This then should become the real “Manifesto” of any Party or Government in power that is driven by patriotism, commitment to the Nigerian Nation and people, as well as an appreciation of Nigeria’s place in history. Sir Abubakar’s prescription about the control of the economy therefore; becomes both an assertive and aspirational declaration relative to the fundamental evolution of various policies on the economy of the country with which successive administrations have been grappling.
Chapter 2 of the Constitution and its lofty ideals and aspirations cannot be realised without addressing this fundamental premise and correcting any lapses in ensuring that the Nigerian Nation and its people assume an appreciable control of the levers of the economy, and how the resultant fruits from the exploitation of the country’s endowments will translate into a better life for the majority of the citizens. This then becomes the single most important task of a transformative government or political party in the organisation of the Nigerian state and governance systems and structures.
Rather than chasing after the phantom of “restructuring” and other subjective matters of undefined nature and importance, the Nigerian people should hold such institutions as the National Human Rights Commission, the National Assembly, the Judiciary and other norm-setting and supervisory organs responsible for making Chapter 2 justiciable and enforceable at all levels of governance particularly at the local and state levels, where presumably all the country’s population resides. Aspects of the provisions of this Chapter should also become the guiding principles and objectives of all corporate entities including the multinational companies operating in Nigeria, rather than allowing them to have discretionary entitlement to indeterminate provision of services under the generalised concept of “corporate social responsibility” or CSR.
The concrete and evidential implementation of Chapter 2 will ensure the equitable distribution of the national wealth even if in modest and incremental terms, rather than the way budgetary allocations are made to the three tiers of government, including the Ministries and the National Assembly, that have remained rather opaque and questionable in their impacts on the lives of the majority of the people of this country. Even the elusive proposal of having a “National Development Plan” can only be captured and translated into policies and programmes if correctly crafted around the fundamental philosophy of Chapter 2 of the Constitution.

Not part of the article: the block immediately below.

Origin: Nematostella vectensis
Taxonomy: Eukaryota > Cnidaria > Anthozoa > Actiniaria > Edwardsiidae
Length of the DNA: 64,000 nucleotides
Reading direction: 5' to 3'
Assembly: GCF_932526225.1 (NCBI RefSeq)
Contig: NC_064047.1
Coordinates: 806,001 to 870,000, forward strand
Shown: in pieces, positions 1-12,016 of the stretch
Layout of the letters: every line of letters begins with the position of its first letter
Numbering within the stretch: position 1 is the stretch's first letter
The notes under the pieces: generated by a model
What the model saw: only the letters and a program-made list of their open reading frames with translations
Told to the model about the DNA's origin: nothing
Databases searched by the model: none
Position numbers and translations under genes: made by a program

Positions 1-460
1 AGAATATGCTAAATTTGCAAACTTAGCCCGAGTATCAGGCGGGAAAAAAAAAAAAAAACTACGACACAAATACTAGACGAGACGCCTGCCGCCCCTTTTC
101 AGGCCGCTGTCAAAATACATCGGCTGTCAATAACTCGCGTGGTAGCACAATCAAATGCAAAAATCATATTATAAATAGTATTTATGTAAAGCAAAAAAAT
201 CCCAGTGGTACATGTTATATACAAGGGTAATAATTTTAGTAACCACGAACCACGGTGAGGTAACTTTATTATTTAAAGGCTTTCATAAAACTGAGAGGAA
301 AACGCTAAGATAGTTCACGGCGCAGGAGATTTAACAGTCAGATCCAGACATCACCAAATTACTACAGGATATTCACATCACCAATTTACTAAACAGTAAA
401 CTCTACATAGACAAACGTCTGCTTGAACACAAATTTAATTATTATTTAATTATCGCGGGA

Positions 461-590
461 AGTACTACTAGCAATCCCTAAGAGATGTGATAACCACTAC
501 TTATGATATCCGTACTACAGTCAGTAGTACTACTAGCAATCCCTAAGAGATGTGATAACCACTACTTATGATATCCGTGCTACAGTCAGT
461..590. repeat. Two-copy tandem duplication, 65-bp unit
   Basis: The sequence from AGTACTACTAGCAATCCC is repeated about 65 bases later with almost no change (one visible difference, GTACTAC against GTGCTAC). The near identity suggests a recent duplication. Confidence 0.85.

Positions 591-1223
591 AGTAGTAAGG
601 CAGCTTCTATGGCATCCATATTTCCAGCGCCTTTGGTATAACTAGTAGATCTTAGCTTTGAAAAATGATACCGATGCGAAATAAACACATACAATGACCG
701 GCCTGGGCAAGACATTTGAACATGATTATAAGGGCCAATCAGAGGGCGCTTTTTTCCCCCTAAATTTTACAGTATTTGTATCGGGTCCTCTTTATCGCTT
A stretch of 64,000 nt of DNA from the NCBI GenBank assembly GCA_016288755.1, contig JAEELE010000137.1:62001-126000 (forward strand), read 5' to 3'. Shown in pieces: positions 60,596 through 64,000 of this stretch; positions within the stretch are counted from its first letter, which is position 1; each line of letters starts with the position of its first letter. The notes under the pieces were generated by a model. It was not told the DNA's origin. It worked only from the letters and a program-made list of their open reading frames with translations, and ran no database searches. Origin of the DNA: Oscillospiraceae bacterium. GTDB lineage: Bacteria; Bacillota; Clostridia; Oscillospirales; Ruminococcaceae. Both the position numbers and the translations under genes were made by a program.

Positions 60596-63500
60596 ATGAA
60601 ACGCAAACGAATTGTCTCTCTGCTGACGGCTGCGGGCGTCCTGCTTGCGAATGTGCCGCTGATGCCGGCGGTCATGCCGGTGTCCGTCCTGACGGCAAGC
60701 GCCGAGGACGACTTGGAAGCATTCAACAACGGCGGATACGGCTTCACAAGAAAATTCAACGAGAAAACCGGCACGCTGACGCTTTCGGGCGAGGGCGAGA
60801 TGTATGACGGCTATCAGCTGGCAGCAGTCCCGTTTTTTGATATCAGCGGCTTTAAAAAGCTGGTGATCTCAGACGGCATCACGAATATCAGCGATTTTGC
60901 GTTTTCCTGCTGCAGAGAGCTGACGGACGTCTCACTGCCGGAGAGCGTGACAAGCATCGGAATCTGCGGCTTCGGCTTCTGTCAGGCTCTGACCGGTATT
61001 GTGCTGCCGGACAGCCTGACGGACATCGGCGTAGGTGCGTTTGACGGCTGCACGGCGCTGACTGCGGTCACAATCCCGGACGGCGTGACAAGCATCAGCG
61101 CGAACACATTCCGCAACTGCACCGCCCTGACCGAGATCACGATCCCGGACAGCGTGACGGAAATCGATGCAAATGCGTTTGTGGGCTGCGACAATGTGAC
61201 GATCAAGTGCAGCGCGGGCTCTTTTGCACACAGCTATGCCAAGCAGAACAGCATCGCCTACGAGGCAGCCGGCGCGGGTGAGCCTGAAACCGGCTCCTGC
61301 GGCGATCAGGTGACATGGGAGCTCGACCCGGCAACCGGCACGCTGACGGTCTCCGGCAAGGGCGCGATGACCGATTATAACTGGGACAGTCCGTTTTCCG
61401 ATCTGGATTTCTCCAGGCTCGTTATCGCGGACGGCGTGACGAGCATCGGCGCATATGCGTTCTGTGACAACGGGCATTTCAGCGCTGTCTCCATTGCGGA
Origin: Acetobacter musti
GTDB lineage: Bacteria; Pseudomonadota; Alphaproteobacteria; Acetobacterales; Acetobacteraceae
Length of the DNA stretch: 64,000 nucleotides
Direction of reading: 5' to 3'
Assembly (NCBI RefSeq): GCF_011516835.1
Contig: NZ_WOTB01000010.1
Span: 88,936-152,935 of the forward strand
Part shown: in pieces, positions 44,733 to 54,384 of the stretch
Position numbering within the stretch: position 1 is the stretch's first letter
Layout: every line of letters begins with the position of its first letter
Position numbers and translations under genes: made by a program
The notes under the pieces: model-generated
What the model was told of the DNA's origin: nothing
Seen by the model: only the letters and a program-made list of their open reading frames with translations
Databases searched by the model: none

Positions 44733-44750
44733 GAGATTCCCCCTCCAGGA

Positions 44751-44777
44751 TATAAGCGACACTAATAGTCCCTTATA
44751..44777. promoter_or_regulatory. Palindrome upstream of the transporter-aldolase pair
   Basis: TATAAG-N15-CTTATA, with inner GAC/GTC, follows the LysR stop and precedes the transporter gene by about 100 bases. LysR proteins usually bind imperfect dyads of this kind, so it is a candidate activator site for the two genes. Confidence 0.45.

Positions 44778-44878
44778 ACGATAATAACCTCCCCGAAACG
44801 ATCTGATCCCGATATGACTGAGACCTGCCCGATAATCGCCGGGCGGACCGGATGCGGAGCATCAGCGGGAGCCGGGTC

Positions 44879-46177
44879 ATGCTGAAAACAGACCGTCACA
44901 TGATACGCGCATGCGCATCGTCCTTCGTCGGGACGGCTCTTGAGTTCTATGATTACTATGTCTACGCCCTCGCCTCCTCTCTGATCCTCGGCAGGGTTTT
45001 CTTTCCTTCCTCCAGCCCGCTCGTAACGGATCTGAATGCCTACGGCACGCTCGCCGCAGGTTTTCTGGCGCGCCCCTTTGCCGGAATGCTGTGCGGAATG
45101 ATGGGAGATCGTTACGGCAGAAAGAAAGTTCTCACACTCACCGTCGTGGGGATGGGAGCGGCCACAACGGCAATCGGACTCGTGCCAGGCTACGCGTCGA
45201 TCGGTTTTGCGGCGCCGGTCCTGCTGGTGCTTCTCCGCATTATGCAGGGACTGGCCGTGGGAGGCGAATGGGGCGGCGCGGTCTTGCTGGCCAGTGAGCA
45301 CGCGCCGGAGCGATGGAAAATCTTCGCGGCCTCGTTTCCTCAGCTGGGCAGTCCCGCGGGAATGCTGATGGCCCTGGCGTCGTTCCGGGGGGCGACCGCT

The degree to which contentment, self-esteem and patriotism can be instilled into Nigerians will rest upon the capacity of the state and the government to render adequate services to the people, and chart a course of prosperity for everyone and not just a few privileged individuals randomly thrown up by manipulation of the system and the exploitation of opportunities. The state of insecurity that has become so pervasive and worrisome in recent years, is the offshoot of the general malaise in the country engendered by the way and manner the organisation of economic system of production and distribution of wealth are conducted.
General discontents and distempers will naturally result in such chaotic and insensitive arrangements of exploitation and careless attitude to the fortunes and wellbeing of the vast majority of the citizens. While Chapter 2 has defined the issues and provided the remedies within the limitations of the capitalist system that the country has been operating since independence, succeeding rulers of the country belonging to the political and bureaucratic elites, have failed to appreciate and translate its provisions into concrete deliverables, and consequently, endangered the safety of the state and country by their absent minded omission and commission.
One of the key provisions of Chapter 2 is the commitment that the state shall “abolish” all corrupt practices and the abuse of power in Nigeria. To what extent this has been conscientiously observed and fulfilled is a matter for debate and contention. Rather than the realisation of this aspiration, it would seem that the state or its agents have been responsible for the perpetuation of corruption and the abuse of power in the entire system of government of the country.
The fundamental rights and freedoms of Nigerians that have been prescribed in detail in Chapter 4 will remain elusive, mere declarations and empty aspirations so long as they are not buttressed on the implementation of the provisions of Chapter 2. As such, instead of Nigerians agitating for the abrogation of the Constitution and its replacement by some other yet undefined instrument, they should press and agitate for its faithful observation and the implementation of its provisions that are in direct correlation to their lives, dignity and happiness.
These are all spelled out in Chapter 2 of the Constitution. Nigerians should therefore stop looking elsewhere to make their elected representatives and elected governments at local, state and federal levels accountable and responsible for their happiness. Instead, they should insist on the delivery of all the prescribed rights in Chapter 2 which are their entitlements and genuine rights as bona fide citizens of this country. They should not dissipate their energy on the quest for some indeterminate and ill-defined “rights” that are mere gestures of bourgeois politics that have neither substance nor meaning in the true attainment of dignity and worth of the Nigerian citizen.
Making Chapter 2 justiciable and enforceable should ultimately be the objective of all progressive politics in this country. In doing so, Nigerians could at least hold the state accountable for concrete and determinable omissions rather than the vague pronouncements about “holding power to account” or “speaking to power” that have not changed their fortunes one bit since independence. In doing so, the progressive forces will bring about the existence for the first time of a real “social contract” between the people of this country and the state, and put in place a movement towards the true emancipation of Nigerians and their country.
The author used to be the Deputy Permanent Representative of Nigeria to the United Nations in New York